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In Order to Talk with the Dead

In Order to Talk with the Dead
Selected Poems of Jorge Teillier
Translated by Carolyne Wright

This English-Spanish bilingual anthology introduces English-speaking readers to Teillier, with a representative selection of his best work from all phases of his career.

Series: Clásicos/Clássicos Latin American Masterpieces in English

January 1993
This is a print-on-demand title. Expedited shipping is not available.
167 pages | 6 x 9 |

"In order to talk with the dead

you have to know how to wait:

they are fearful

like the first steps of a child.

But if we are patient

one day they will answer us

with a poplar leaf trapped in a broken mirror,

with a flame that suddenly revives in the fireplace,

with a dark return of birds

before the glance of a girl

who waits motionless on the threshold."


—from "In Order to Talk with the Dead"


Reared in the rainy forests of Chile's "La Frontera" region which had nurtured Pablo Neruda a generation earlier, Jorge Teillier has become one of Chile's leading contemporary poets, whose work is widely read in Latin America and Europe along with the poetry of his well-known contemporaries Nicanor Parra and Enrique Lihn. This English-Spanish bilingual anthology now introduces English-speaking readers to Teillier, with a representative selection of his best work from all phases of his career.



Carolyne Wright has translated poems from the volumes Muertes y maravillas (1971), Para un pueblo fantasma (1978), and Cartas para reinas de otras primaveras (1985). Avoiding the bravura effects of some of his contemporaries, Teillier writes from a life lived directly and simply, returning time and again in his poetry to the timeless and mythic South of his boyhood, the "Land of Nevermore."



Outstanding Translation of the Year, 1993

  • Acknowledgments
  • Introduction: "From the Land of Nevermore: On the Poetry of Jorge Teillier" by Carolyne Wright
  • Translator's Note
  • PART ONE. Poems from Muertes y maravillas (Deaths and Wonders) (1953-1971)
    • From A los habitantes del País de Nunca Jamás (To the Inhabitants of the Land of Nevermore) (1953-1970)
      • Ontoño secreto / Secret Autumn
      • Alegría / Joy
      • La última isla / The Last Island
      • Imagen para un estanque / Image for a Pond
      • He confiado en la noche / I Have Trusted in the Night
      • Relatos / Narratives
      • Tarde / Afternoon
      • Poema de invierno / Winter Poem
      • La llave / The Key
      • Carta de lluvia / Letter of Rain
      • Puente en el sur / Bridge in the South
      • Tarjeta postal / Postcard
      • Sentados frente al fuego / Sitting in Front of the Fire
      • Letra de tango / Tango Lyric
      • Cuento de la tarde / Afternoon Story
      • Para hablar con los muertos / In Order to Talk with the Dead
      • Un año, otro año / One Year, Another Year
      • Atardecer en automóvil / Afternoon in Automobile
      • Cuando todos se vayan / When Everyone Goes Away
      • Fin del mundo / End of the World
      • Historia de un hijo pródigo / Story of a Prodigal Son
      • Otro cantar / Another Song
      • Señales / Signs
      • Los conjuros / The Exorcisms
      • Linterna sorda / Dark Lantern
      • Molino de madera / Wooden Mill
      • La tierra de la noche / The Land of Night
      • En memoria de una casa cerrada / In Memory of a Closed House
      • Juegos / Games
      • Imagen / Image
      • A un niño en un árbol / To a Child in a Tree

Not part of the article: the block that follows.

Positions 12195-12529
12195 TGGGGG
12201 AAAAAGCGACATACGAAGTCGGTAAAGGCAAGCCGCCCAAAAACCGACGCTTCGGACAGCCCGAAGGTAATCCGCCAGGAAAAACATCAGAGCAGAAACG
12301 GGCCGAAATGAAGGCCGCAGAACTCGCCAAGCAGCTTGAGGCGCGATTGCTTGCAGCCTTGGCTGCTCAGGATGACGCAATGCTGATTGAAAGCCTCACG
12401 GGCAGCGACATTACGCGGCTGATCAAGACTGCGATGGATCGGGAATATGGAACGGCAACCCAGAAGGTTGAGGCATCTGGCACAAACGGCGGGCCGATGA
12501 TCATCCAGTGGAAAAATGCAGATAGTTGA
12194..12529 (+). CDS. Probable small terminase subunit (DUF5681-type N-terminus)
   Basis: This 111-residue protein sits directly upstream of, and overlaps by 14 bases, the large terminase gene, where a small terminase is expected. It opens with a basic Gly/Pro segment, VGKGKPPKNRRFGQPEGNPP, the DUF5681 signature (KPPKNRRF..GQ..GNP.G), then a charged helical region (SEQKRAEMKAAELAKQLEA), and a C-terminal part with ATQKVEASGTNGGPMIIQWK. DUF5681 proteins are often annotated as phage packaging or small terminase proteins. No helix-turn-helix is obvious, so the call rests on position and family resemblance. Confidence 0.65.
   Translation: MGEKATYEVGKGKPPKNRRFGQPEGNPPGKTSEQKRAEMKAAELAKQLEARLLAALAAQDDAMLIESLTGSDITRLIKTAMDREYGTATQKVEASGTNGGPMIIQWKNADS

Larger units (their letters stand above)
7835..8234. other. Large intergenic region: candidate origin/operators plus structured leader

• Frutos del verano / Fruits of Summer
      • Edad de oro / Golden Age
    • Los trenes de la noche (Night Trains) (1964, 1971)
      • Los trenes de la noche / Night Trains
  • PART TWO. Poems from Para un pueblo fantasma (For a Town of Ghosts) (1978)
    • From Nadie ha muerto aún en esta casa (Nobody's Died Yet in This House) (1978)
      • Nadie ha muerto aún en esta casa / Nobody's Died Yet in This House
      • Aperitivo / Aperitif
      • Siete paia un secieto / Seven for a Secret
      • Bajo el cielo nacido tras la lluvia / Under the Sky Born after the Rain
      • Lluvia inmóvil / Immobile Rain
      • Ultimo día de vacaciones / Last Day of Vacation
      • En el mes de los zorros / In the Month of Foxes
    • From Pequeña confesión (Small Confession) (1978)
      • Paisaje de Clínica / Clinical Landscape
      • Mi amor por ti / My Love for You
    • Notas sobre el último viaje del autor a su pueblo natal (Notes on the Author's Last Journey to the Town of His Birth) (1978)
      • Notas sobre el último viaje del autor a su pueblo natal / Notes on the Author's Last Journey to the Town of His Birth
    • From "Las ciudades que he conocido vivían como locas" ("The Cities I have Known Were Living Like Mad") (1978)
      • Un día en Madrid / A Day in Madrid
    • From Libro de homenajes (Book of Homages) (1971, 1978)
      • Los dominios perdidos / The Lost Domain
      • El retorno de Orfeo / The Return of Orpheus
      • Retrato de mi padre, militante comunista / Portrait of My Father, Militant Communist
      • Despedida / So Long
  • PART THREE. Poems from Cartas para reinas de otras primaveras (Letters to Queens of Other Springs) (1985)
    • Todo está en bianco / Everything's Gone White
    • Ahora que de nuevo / Now That Once Again
    • Sin señal de vida / No Sign of Life
  • Notes
  • About the Poet
  • About the Translator

Winner of several prestigious awards, including the Gabriela Mistral Prize, Jorge Teillier (1935–1996) spent much of his adult life working as a reviewer and journalist for many of Chile’s leading magazines and newspapers. Translator Carolyne Wright is also an award-winning poet.


“Teillier was fortunate that Carolyne Wright... discovered his work, for she has brought to his moving, delicately modulated poems a sympathy and a sureness of touch that have resulted in highly readable, faithful translations.”
Texas Books In Review